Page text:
WSU Football:The Cougs Will Play Better Defense in 2009: Part Two

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WSU Football:The Cougs Will Play Better Defense in 2009: Part Two
(Photo by Donald Miralle/Getty Images)

 

Washington State football players practiced today in full pads for the first time in fall camp. Not exactly the life-changing news. Good news nonetheless as it puts us one day closer to the first game of the year against Stanford on Sept. 5.

For the second day in a row light rain has set the mood for coaches and players getting work in on Rogers Field. Thunder showers in Pullman during the month of August isn't much of a shocker, but it is a change of pace.

And for the second day in a row, the early practice session was limited to 'rookies' and players buried on the depth chart. Hang in there. We're getting to the good stuff.

Coach Paul Wulff has to be pleased with the health of his team. The report from Bill Stevens, WSU SID was positive with regard to the injury jinx which haunted the Cougs last season.

Even in the early stages of fall practice last summer, injuries were a problem. 

"As for injuries, we've done well so far." - Bill Stevens, WSU SID

What a change for the entire football team. Rather than sports writers and fans trying to research injuries online, the focus has been on personnel and who will be at the top of the depth chart through competition rather than attrition.

Stevens did relay word on a few players dinged up.  

Promising offensive lineman Andrew Roxas hasn't been able to get on the practice field all week due to illness. There's no timetable for when he'll return.

Jesse Feagin, a force on the defensive line, was sidelined with cramps for a day but is expected to be wreaking havoc on the line of scrimmage today.

Sophomore wide receiver Jared Karstetter missed practice Wednesday because of a hip, but should be back in action either today or tomorrow.

Instead of three pages of notes on injuries, three players with minor problems is a huge turnaround from a year ago.

So with players only suffering from normal football aches and pains, competition is going to heat up today.

Looking at the group of linebackers competing is a mixed bag going into fall camp. There is a blend of experience and youth.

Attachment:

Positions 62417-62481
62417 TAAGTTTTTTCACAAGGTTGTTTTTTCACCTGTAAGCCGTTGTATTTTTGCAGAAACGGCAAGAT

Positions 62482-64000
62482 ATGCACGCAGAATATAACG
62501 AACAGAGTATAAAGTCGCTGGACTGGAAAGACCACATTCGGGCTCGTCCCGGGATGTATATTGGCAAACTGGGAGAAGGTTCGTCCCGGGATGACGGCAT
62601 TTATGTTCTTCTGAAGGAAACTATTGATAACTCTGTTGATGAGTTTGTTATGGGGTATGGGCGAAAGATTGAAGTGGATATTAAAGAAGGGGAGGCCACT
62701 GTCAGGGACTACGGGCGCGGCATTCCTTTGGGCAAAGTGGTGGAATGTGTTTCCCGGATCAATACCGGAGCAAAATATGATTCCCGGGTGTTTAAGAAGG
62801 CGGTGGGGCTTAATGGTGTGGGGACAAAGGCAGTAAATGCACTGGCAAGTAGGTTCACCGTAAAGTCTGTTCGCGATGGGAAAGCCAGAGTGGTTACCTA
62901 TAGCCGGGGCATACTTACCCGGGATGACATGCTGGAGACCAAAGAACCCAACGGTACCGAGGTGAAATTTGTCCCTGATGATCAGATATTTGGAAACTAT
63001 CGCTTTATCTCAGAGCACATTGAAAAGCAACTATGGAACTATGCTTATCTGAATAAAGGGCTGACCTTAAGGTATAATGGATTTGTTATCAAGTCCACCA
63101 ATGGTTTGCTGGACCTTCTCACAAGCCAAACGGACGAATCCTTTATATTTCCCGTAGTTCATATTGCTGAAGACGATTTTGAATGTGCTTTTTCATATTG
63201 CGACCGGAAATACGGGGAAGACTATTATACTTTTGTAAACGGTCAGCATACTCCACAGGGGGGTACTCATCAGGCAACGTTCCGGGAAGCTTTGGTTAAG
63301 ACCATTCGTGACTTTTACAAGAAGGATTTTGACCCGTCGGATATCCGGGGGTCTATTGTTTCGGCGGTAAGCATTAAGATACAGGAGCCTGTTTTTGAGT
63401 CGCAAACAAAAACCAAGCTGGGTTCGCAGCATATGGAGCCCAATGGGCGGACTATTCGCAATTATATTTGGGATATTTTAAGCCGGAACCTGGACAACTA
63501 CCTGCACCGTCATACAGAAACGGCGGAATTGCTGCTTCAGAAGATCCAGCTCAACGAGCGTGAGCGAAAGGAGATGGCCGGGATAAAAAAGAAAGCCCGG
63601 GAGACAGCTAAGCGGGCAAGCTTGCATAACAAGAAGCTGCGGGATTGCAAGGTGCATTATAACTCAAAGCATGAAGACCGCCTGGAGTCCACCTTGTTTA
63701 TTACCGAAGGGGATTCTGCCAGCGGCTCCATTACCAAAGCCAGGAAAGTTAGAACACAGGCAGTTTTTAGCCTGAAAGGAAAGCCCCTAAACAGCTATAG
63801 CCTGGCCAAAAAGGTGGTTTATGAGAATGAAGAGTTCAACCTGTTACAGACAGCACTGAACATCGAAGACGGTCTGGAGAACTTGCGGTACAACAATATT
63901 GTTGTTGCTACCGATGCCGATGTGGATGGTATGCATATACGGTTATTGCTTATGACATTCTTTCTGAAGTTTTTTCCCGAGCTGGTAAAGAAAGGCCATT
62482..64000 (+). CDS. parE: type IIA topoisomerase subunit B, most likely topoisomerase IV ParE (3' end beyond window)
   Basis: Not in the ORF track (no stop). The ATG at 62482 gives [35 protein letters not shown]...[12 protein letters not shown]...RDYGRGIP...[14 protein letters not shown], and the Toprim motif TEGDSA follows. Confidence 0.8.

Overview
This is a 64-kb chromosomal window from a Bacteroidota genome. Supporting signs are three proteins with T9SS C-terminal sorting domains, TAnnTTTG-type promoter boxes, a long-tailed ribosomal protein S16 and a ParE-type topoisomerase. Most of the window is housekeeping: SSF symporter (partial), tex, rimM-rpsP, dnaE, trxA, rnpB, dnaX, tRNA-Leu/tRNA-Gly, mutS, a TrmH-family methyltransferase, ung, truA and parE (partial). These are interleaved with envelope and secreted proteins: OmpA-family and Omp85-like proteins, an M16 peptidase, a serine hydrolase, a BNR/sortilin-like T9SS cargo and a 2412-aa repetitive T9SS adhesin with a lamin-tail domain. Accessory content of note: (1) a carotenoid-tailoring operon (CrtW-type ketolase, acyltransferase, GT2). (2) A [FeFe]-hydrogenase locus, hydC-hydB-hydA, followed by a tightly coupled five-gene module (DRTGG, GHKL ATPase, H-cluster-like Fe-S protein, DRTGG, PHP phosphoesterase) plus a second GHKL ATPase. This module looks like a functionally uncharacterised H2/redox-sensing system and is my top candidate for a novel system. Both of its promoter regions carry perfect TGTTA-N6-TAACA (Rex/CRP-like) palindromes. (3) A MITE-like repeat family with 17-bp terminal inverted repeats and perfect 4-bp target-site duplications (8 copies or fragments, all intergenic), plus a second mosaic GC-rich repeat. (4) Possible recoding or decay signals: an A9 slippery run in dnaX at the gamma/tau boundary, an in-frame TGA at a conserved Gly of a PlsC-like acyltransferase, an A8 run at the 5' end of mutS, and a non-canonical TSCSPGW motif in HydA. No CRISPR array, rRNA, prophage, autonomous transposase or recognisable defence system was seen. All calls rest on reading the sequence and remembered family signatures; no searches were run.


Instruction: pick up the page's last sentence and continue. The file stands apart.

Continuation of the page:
Andy Mattingly stands out among the linebacker corps in a number of ways. The senior from Spokane is counted on to provide leadership both on and off the field. After a breakout year in 2007, Mattingly moved from linebacker to defensive end last season. A significant factor in making that move was the team's need for able bodies. At 6'4" and 255 pounds, Mattingly is a big linebacker but a small down lineman. His results on the DL were forgettable making the move back to the SAM linebacker slot a welcome one.

Along with Mattingly, Louis Bland is ready to build on his freshman season success. The young man from Modesto, CA, started nine games for WSU last year. Of his 55 tackles, nine were for a loss. He got to the quarterback twice and also picked off a pass he took to the house against Oregon State. After an off season of serious strength and conditioning, Bland looks much bigger than the 202 he's listed at. No way the young man is even close to 202 these days.

Those two players are likely to be the starting outside linebackers. There will be some strong competition to replace Greg Trent in the middle. Staying in pairs, there are two Cougs fighting to be No. 1 in the middle.

Sophomore Alex Hoffman-Ellis is a transfer from Moorpark College where he tore it up for a season. He logged 91 tackles in just 11 games playing outside linebacker. He's familiar with what is takes to be a part of Cougar football having used his red shirt year last season.

Mike Ledgerwood is a sophomore who played in 10 games last year as a true freshman. The experience he gained last year combined with dedicated off season work have prepared Ledgerwood well.

Versatile Myron Beck started nine games last year, six at the outside linebacker position. He began the season at safety, then moved up to linebacker because of... injuries. Beck couldn't escape the injury jinx himself, missing the final four games after breaking his hand. The junior from Ingraham HS in Seattle packed on more muscle and expected to be a major contributor on defense.

One player who might work his way out of a red shirt year and on to the field this year is Darren Markle. The freshman from Meridian, ID is an incredible athlete. The young man is truly an athlete in the mold of what Coach Wulff looks for as a football player. He was just about all-everything in the state of Idaho in high school football. Add to that a measure of success as a sprinter on the track team. There's more. Markle is a national champion powerlifter. On top of all that, he excels in the classroom with a 3.9GPA in high school. He's one to watch.

Last season WSU didn't have the personnel to stop any team's running game. The group of players working for playing time at linebacker have the potential to turn that around in 2009.

Tomorrow we'll take a look at the guys in the trenches, defensive linemen.

 

Originally published on Examiner.com

 

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